Is the crankshaft made of some soft material that I should know something about? Maybe that's the reason they all broke early.
  • amazonamazon Posts: 293
    The crankshafts in the later B20s were stronger than in the early B18s. That's really all I know.
  • I never heard of crankshaft problems with the B18. I have ever seen or even heard second hand of a blown up B18 engine. I've seen bad camshafts and stripped timing gears, but never saw a rod out of a B18 engine in a wrecking yard. The lower end of a B18 is about the last thing I'd worry about.

    The B16 crank could snap, however. Sometimes you wouldn't even know except for the bad noise you heard at the crack as the crank spun around. But the engine would still run okay until the break was so big the two halves of the crank would spin apart.
  • amazonamazon Posts: 293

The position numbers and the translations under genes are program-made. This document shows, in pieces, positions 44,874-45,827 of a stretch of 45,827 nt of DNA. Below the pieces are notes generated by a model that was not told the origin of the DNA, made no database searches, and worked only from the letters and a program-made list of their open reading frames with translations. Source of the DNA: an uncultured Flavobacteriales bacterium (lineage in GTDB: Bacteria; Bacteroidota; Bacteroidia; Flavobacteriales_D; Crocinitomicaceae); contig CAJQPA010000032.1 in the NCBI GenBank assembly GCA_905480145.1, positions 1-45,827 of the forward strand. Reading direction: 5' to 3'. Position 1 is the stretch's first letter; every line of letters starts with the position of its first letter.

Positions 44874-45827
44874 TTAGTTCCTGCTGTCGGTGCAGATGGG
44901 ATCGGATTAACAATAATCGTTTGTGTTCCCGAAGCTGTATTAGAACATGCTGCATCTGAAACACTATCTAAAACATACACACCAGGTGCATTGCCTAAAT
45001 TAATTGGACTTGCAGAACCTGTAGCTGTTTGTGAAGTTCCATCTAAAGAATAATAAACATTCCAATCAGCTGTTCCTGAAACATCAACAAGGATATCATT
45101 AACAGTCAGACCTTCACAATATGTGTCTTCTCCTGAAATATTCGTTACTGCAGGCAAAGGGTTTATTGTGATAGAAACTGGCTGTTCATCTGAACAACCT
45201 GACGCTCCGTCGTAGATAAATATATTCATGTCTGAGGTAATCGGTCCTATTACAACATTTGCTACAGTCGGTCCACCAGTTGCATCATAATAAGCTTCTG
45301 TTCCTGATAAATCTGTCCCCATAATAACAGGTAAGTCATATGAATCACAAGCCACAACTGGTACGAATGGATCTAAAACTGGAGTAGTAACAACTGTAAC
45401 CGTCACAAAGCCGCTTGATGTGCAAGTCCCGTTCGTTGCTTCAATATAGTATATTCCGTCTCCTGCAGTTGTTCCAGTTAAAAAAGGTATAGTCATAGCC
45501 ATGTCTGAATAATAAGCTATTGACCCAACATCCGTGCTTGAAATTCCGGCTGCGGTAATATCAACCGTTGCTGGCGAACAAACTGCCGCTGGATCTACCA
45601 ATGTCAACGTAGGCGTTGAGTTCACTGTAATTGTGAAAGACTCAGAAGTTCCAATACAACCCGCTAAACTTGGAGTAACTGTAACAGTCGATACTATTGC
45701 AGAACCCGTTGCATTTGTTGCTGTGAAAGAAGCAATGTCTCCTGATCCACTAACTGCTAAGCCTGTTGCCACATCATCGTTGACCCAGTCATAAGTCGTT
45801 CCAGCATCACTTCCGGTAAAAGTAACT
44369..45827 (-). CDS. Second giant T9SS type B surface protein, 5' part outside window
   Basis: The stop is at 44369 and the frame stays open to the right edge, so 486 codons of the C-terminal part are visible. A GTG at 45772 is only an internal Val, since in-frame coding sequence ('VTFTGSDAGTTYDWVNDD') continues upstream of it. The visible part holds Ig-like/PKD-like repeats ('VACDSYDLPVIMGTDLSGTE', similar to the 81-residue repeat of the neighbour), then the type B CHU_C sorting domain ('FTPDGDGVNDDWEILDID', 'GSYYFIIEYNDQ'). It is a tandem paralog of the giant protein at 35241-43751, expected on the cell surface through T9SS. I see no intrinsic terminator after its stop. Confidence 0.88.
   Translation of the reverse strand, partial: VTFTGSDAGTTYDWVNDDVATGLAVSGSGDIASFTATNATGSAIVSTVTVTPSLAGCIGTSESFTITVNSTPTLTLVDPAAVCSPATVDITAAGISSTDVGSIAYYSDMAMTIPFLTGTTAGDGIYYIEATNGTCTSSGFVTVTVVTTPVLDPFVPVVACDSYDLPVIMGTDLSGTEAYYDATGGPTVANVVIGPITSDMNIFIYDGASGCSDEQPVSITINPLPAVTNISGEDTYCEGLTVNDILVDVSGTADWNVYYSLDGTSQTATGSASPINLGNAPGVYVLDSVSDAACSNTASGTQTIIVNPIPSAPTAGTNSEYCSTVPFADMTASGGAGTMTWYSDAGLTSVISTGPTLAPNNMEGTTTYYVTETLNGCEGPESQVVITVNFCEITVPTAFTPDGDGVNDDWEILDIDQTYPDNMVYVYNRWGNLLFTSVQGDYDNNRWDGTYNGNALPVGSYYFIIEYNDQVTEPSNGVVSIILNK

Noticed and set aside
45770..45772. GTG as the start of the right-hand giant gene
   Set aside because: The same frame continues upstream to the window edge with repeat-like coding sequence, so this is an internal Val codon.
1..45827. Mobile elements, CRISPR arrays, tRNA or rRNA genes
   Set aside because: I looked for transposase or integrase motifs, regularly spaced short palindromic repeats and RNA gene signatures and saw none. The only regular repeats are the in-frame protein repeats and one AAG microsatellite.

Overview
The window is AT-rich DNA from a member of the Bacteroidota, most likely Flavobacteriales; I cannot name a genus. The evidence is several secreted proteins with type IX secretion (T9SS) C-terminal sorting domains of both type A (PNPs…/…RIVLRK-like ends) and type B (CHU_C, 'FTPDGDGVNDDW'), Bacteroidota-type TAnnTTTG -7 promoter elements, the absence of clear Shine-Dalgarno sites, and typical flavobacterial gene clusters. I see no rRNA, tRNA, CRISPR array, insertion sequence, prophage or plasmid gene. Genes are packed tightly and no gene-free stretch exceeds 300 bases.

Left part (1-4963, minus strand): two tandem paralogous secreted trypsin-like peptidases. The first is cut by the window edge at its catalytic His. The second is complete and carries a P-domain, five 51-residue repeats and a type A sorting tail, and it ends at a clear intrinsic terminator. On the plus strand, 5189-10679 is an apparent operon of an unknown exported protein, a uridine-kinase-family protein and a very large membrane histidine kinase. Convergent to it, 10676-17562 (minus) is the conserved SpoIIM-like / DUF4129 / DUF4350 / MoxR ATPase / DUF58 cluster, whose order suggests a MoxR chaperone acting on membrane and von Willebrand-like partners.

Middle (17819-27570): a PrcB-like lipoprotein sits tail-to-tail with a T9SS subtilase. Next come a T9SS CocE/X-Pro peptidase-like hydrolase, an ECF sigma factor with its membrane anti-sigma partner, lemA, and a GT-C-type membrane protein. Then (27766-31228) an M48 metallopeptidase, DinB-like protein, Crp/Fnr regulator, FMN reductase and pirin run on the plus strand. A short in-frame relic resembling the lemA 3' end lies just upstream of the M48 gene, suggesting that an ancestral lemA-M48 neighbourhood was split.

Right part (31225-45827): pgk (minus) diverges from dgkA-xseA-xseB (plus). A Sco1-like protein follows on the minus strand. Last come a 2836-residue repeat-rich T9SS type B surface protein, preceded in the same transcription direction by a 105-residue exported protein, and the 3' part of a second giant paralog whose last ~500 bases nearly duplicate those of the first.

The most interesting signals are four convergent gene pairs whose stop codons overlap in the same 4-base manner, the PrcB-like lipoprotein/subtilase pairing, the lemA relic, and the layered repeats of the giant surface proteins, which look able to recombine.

What I would focus my attention on, for durability, are the following items:

    1) Install Steel timing Gear
    2) Replace the old filt type with the later type of crankshaft seals.
    3) Upgrade to a newer and bigger camshaft.
  • Great ideas. You meant "felt" crankshaft seal, right?

    Also I'd machine an improved bracket system for the generators. They wobble. And throw away the P1800 engine oil cooler. All it does is leak and it couldn't cool a mouse's toes.
  • amazonamazon Posts: 293
    I meant "felt", yes.

    I havesn't heard of or experienced any problems with the generator brackets. Did those vehicles you've seen this phenomenon on have AC?

    I really don't have any experiene with the oil cooler. I do know that in Sweden, those are sought after, collectible options. Don't throw them away, in other words.
  • Yes, I can see keeping the oil cooler, but putting it back on the car is pretty ridiculous. It is so tiny in surface area and so remote from any air flow that it is obviously of no use except to get in the way, or drain all your oil out on the highway. I can't imagine what the engineers were thinking on that one. I can only assume that anyone wanting one of these didn't know it doesn't cool the engine oil. The oil cooler on an MGB is about 4 times the size and sits right out in front of the radiator, just behind the grillwork.